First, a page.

how to proofread your resume like a professional editor

You only get one chance to make a first impression. According to conventional wisdom, recruiters spend an average of about 6 seconds reading your resume on the first pass, if you can even call that ‘reading.’ 6 seconds isn’t very long. You have a very short window to make a good first impression.

You want the focus of those very short 6 seconds to be all the relevant, important details that speak to your skills, capabilities, and experience. You know… the stuff that positions you as the obvious choice for the job at hand. But as talented and capable as you are, if your resume is misspelled, poorly written, or grammatically incorrect (or worse, all of the above!) you may find it ends up in the ‘no’ pile before you’ve had that chance. Hence the crucial step of proofreading!

how to proofread your resume

proofreading isn’t the same as editing

Don’t mix up editing and proofreading. Proofreading is the process whereby you carefully check your resume for spelling, grammar, and consistency after you’ve completed all your edits. During the editing phase you may still be making a change here or there that significantly alters the text to achieve the tone or flow you’re looking for. During the proofreading phase, you’re done editing and merely double and triple checking for errors. You’ll only make changes if something is incorrect.

Here are a few general suggestions for proofreading your resume like a professional.

1. take a break first

If time permits, don’t edit or proofread your resume and cover letter immediately after writing them. Your brain needs a break in order to zero in on errors you missed during the editing phase. Remember, your brain is programmed to fill in the blanks and make sense of what it sees, which isn’t always exactly what you’ve written. Fun fact: did you know our brains are programmed to decipher words based on the first and last letter, so it’s more common to miss typos in the middle of a word than at either end?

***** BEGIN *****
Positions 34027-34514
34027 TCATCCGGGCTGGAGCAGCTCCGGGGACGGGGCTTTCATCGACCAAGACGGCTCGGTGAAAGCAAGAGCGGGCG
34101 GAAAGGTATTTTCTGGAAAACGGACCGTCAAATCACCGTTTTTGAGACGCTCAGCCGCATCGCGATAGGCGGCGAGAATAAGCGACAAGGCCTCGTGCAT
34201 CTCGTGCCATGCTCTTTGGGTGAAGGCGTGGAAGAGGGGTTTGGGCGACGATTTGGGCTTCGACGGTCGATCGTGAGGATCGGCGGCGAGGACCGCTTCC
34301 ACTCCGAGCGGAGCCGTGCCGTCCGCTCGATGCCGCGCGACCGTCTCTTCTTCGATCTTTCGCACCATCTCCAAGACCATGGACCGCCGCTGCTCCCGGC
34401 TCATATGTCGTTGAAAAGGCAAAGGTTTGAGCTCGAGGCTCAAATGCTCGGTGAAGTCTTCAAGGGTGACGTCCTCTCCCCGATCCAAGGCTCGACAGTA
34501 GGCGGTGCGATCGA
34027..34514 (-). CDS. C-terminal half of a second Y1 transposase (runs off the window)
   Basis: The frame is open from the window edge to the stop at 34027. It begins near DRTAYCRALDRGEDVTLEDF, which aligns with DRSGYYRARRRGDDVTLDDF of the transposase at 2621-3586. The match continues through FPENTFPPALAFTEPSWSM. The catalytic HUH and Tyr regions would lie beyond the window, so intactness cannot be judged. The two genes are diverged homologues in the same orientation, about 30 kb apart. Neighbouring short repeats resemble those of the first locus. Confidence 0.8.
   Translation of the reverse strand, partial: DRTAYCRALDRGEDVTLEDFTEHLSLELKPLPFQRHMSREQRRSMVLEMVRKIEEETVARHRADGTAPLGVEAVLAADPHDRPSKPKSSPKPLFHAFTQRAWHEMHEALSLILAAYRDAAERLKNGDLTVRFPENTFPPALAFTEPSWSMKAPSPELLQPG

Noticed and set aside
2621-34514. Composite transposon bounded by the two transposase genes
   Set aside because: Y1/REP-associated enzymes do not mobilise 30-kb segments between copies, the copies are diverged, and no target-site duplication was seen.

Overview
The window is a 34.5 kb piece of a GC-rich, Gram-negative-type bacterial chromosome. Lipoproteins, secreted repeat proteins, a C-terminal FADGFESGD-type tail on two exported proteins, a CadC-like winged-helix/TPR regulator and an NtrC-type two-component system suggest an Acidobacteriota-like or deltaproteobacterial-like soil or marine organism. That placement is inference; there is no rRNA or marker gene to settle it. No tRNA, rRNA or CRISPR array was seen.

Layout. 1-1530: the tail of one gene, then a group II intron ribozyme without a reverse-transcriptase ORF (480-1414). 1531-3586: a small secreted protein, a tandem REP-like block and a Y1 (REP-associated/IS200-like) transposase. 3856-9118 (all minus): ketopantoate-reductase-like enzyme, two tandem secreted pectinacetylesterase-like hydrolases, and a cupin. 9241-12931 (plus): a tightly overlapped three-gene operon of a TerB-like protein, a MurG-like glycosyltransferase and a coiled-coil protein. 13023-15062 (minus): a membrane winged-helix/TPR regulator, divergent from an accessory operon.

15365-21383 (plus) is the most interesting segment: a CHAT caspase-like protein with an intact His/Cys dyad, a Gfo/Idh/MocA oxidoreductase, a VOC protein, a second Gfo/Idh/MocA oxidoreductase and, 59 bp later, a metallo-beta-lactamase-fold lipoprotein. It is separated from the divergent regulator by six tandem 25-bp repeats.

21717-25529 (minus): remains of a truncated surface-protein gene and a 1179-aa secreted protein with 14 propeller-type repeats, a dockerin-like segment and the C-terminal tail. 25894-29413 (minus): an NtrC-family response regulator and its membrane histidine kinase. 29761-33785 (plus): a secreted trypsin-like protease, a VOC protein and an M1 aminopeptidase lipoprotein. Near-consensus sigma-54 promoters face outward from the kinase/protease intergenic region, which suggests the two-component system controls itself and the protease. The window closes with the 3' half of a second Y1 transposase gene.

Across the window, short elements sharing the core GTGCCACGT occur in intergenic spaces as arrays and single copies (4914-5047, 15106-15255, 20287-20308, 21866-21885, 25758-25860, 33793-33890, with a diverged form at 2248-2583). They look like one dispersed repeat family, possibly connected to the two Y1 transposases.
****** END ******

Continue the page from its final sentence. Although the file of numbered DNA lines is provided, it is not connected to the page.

You want to proofread with fresh eyes. Many professionals suggest you print out your document and proofread it in hard copy as it provides a different way of viewing the document, which may help highlight errors you might miss on screen. And our brains don’t seem to digest information on the screen as thoroughly as they do on a page. That’s why many people still prefer to read a real book as opposed to using eReaders.

2. never rely on spellcheck

Your word processing program will provide a basic spell check, but you should never rely on it, as spellcheck often misses contextual errors. Don’t rely on autocorrect, either. Autocorrect can be even worse, in truth. Technology has a way of assuming what we meant to say, even if it’s completely incorrect, inappropriate and out of context.

There’s so much information available on proofreading and how to do it that there’s no excuse for avoiding it, especially when you have so much at steak. Did you catch the error in the last sentence? Because spellcheck didn’t. Instead of ‘steak’ it should have been ‘stake.’ These are the kinds of errors you need to proofread to catch.

Besides not providing the correct word in context, spellcheck is also unreliable when checking words like its/it’s, their/there/they’re, or your/you’re – always make sure to check the correct versions are used.

3. check all criteria individually

What we mean by this is that you should make separate passes over the document, each time checking for different things. Make one pass for spelling, another grammar, and yet another to fact check. Focusing on a single task ensures that you don’t miss anything. It’s more time consuming, but it'll be well worth it when you have an A+ professional resume that’ll land you your dream job.